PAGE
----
On a recent tour of the Bengal Indigo factory, cracks on the walls had been covered with fresh paint and plaster before BUET Professors Mehedi Ahmed Ansary and Raquib Ahsan arrived. "It looks like the owners have tried to cover the cracks, but it's still visible," said Ahsan, who like other professors conducts inspections in addition to his full-time teaching job.

The two professors raised concerns about the weight of machines and clothing on the top floor, and noted the building deviated from design blueprints. They asked the company to submit to a voluntary secondary assessment, which will take more than two months as engineers check the plant's column strength and study steel, concrete and cement samples.

Full inspections on all factories will take up to 7 years, and plans for that are being discussed with the government and the International Labour Organisation, said BUET's Rahman.

"The post-collapse impetus to inspect factories has slowed and it's definitely proving to be a challenge to make sure this whole effort doesn't fizzle out," he said.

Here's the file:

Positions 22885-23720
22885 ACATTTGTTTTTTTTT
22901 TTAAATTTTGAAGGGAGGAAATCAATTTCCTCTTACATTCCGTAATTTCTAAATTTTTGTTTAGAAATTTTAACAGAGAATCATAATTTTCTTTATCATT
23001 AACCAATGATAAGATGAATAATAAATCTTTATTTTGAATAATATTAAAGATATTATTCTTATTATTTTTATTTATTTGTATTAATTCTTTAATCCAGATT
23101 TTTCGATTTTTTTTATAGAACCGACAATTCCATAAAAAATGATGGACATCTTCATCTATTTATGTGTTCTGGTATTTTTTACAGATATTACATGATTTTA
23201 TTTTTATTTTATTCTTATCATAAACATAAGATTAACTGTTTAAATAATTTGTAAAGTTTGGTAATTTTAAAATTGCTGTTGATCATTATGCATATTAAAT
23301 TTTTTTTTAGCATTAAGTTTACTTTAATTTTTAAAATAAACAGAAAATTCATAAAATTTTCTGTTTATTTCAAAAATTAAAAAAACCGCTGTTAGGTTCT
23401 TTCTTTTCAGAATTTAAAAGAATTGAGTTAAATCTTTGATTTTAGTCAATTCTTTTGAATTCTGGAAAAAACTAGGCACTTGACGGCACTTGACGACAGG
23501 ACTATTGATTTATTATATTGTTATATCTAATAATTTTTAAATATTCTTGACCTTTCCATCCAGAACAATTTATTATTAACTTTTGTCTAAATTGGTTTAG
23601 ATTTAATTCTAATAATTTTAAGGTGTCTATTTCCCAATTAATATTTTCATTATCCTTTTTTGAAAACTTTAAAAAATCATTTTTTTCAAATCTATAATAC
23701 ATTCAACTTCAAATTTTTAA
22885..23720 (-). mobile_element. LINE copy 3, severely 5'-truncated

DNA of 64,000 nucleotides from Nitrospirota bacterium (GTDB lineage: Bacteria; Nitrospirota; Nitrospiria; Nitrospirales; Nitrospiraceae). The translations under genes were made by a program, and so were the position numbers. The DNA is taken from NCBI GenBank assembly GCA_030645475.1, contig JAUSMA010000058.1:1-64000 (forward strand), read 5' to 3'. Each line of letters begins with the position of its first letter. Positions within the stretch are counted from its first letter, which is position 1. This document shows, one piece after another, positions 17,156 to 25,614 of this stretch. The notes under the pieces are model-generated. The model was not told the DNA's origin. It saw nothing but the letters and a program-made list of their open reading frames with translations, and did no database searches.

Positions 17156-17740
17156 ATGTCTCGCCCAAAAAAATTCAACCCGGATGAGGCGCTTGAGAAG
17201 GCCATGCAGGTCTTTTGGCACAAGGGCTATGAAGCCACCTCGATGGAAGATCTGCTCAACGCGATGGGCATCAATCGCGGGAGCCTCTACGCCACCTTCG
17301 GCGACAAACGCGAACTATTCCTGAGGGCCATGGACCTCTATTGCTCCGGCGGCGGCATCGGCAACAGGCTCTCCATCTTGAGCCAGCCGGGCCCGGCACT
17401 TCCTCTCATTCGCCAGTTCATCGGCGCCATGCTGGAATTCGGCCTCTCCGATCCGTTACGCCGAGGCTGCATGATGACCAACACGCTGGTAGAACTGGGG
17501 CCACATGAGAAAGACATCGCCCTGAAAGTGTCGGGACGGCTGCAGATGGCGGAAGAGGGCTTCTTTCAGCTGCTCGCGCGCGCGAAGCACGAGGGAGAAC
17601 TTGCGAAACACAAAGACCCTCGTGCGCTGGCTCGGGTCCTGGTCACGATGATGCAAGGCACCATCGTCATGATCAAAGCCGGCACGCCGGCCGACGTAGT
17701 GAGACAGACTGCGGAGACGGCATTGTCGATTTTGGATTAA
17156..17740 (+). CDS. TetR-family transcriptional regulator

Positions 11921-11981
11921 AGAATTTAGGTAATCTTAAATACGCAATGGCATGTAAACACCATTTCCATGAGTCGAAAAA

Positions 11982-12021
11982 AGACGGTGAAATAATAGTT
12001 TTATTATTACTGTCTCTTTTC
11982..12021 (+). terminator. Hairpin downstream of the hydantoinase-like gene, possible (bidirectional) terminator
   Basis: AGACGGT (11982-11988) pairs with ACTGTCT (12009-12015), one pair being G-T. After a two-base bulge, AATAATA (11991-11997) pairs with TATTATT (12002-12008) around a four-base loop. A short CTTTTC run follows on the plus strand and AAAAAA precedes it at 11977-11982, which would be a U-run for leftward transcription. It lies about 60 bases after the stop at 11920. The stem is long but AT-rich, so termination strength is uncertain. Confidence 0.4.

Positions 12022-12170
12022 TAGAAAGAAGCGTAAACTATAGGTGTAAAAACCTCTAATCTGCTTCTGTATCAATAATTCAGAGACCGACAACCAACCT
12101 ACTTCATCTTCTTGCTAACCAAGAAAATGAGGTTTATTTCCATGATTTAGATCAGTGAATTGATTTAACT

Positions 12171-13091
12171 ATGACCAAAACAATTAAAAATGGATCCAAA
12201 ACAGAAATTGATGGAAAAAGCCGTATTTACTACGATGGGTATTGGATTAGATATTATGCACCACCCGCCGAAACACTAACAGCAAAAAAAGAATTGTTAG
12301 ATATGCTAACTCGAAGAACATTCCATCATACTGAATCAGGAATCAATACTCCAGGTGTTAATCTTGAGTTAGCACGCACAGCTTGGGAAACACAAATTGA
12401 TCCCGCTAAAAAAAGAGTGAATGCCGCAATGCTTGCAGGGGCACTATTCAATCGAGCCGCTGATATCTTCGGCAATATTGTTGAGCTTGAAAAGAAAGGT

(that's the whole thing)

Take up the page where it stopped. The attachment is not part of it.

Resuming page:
India: Textile processors hike charges by 10-15%   [ top ]

TIMES OF INDIA, Vimukt Dave, July 29, 2013
Owing to increases in input costs of fuel and raw materials, textile processing units in southern Gujarat have decided to increase their processing charges by 10-15 per cent effective from August 1.

A decision in this regard has been taken by the South Gujarat Textile Processors Association (SGTPA). SGTPA is an association of textile processing units of South Gujarat - mainly in and around the Surat area. The hike in processing charges may be reflected in the price of cloth, resulting in an increase of almost Rs 1.5-2 per metre.

According to industry sources, prices of fuel, chemicals and colours have constantly gone up over the past year, but the processing industry has not hiked its processing charges for over one-and-a-half years now.

Due to higher input costs, more than 40 textile processing units have closed down, the industry players claimed.